Short Bytes: The mere thought of permanently damaging your laptop is daunting. But, what if you are trying to erase your current Linux installation and you end up hard bricking your device? One such incident happened with a user who ran the ‘rm -rf –no-preserve-root /’ command and ended up breaking his laptop.
To get rid of the Arch Linux installation on his MSI Notebook by avoiding simple reinstallation, he decided to run this command. Afterwards, when he tried to boot into the BIOS, it didn’t work.
On the Arch Linux forum, he writes:
“So today me and a friend ran “rm -rf –no-preserve-root /” on a MSI Notebook because we wanted to get rid of the pretty bloated Arch installation. Of course we could have just formatted the root partition and reinstalled Arch. But instead we thought it would be fun seeing the GNOME installation die. We weren’t dumb enough to leave important partitions mounted. We unmounted everything except of root (/).”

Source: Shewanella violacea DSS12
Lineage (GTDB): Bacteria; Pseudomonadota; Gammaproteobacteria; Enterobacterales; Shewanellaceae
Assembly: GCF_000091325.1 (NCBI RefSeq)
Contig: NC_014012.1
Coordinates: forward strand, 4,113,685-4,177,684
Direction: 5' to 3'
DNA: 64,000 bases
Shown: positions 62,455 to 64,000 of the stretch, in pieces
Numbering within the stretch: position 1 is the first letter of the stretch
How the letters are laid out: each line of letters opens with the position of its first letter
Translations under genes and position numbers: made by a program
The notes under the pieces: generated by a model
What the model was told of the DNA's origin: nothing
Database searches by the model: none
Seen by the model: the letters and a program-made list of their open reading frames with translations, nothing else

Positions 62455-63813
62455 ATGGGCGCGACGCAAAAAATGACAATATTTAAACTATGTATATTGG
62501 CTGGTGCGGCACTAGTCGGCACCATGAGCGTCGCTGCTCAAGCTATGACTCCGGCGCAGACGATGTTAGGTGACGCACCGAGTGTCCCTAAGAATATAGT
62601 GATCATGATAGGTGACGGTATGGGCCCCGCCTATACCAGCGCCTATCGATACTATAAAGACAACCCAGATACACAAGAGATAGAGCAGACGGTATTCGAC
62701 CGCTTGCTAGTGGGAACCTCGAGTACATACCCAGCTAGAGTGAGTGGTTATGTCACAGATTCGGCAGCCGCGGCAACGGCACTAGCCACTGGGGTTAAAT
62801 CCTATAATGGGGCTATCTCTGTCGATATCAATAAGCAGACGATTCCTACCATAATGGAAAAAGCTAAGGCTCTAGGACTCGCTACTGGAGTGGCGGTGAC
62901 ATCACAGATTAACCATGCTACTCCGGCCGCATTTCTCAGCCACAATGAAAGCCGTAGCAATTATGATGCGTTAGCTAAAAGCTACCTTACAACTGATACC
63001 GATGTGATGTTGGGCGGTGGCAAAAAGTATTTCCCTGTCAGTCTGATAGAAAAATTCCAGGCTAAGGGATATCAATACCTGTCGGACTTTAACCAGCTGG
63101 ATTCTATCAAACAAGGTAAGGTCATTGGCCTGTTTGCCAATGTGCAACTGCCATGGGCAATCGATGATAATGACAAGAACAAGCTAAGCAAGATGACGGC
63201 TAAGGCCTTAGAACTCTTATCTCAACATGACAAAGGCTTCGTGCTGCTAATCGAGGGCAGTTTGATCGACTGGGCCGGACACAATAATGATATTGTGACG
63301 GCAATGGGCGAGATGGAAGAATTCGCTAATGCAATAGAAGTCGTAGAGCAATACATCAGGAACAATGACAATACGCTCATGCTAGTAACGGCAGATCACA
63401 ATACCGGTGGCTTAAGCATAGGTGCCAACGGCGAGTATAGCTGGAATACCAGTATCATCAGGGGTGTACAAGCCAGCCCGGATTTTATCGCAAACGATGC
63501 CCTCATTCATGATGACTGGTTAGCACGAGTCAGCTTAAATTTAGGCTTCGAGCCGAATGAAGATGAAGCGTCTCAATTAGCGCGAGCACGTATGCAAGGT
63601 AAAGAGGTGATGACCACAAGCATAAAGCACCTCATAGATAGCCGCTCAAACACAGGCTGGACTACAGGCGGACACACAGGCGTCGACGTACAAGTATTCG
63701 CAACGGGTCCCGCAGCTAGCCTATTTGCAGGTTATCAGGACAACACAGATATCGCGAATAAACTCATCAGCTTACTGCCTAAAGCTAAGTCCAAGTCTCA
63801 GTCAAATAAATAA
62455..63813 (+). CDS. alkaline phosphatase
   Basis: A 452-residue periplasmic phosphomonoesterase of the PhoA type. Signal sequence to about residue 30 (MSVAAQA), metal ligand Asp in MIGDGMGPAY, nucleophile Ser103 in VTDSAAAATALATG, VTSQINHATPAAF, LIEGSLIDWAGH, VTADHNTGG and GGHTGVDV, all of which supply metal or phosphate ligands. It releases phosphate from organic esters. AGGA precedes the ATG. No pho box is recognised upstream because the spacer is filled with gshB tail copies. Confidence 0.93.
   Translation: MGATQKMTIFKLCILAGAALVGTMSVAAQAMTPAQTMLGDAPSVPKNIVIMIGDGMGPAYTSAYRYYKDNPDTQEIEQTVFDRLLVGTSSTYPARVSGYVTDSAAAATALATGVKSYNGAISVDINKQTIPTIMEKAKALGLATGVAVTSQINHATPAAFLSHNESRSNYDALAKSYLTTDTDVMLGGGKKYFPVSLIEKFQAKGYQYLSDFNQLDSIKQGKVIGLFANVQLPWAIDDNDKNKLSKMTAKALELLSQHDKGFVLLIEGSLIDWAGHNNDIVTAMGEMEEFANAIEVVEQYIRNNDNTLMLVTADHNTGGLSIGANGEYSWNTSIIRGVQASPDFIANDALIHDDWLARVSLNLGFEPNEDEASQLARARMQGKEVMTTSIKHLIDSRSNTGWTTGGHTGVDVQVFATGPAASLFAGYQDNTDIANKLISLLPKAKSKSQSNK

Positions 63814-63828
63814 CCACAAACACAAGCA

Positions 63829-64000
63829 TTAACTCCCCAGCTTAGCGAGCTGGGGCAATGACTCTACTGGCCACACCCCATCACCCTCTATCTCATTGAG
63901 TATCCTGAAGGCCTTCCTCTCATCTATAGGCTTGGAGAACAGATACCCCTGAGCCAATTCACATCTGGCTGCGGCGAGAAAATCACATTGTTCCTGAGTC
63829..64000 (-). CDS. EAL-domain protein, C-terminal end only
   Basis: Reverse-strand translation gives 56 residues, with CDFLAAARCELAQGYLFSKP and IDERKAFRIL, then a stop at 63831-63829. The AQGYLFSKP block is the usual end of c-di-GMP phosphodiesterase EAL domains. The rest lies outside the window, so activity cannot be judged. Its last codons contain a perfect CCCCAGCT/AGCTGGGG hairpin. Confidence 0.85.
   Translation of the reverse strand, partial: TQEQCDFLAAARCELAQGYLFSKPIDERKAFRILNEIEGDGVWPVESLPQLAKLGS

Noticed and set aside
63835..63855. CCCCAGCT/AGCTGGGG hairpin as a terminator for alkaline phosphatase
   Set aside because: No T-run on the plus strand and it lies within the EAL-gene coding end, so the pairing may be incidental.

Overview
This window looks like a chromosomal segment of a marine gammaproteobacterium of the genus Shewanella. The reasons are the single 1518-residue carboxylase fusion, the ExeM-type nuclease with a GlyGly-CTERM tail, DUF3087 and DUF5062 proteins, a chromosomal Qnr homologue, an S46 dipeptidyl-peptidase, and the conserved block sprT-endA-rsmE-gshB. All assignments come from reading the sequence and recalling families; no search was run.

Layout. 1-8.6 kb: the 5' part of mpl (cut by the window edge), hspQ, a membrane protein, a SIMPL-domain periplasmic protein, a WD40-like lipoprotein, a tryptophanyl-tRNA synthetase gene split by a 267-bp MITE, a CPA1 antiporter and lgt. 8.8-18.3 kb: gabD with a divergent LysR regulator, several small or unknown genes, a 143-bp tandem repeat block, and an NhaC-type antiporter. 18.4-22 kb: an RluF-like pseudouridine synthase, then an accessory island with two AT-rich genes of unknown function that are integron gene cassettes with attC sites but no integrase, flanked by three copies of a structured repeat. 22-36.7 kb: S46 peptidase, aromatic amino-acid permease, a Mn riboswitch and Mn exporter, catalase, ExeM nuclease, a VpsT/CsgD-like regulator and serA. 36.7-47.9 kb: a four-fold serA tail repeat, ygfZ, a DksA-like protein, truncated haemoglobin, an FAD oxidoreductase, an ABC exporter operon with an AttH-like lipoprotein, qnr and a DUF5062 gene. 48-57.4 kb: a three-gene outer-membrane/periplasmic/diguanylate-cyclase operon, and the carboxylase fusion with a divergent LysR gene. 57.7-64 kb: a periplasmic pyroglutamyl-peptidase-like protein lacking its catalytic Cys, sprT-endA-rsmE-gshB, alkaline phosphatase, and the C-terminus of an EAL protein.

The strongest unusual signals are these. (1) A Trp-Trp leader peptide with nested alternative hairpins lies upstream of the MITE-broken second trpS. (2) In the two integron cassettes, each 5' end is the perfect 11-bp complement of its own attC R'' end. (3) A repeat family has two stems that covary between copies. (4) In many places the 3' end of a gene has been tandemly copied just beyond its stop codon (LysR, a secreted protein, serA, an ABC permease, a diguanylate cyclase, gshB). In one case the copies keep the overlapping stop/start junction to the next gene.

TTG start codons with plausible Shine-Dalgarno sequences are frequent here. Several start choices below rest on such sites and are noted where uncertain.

Explaining the unfortunate outcome, he writes:
“But the unpleasant surprise came when we tried to boot into the BIOS afterwards:
It didn’t work. The screen stays off, the HDD LED turns on for a second but nothing else happens.”
It’s possible that the folder at
/sys/firmware/efi/efivars/ was destroyed due to the command. This location stores the scripts and information used to boot the computer. If something happens to
/sys/firmware/efi/efivars/ , the computer is hard bricked and it fails to turn on anymore.
At the moment, this issue is reported only in MSI laptops. However, in the comments following the original rant, one user complained about the same issue reported in his Lenovo machine.
Whatever the reason may be, losing your machine permanently is very frustrating. The fossBytes readers are advised to format their machines in case they want to erase a Linux installation.
— Arch Linux Forum
Do you have any remedy for this damage to MSI laptop? Let us know in the comments below.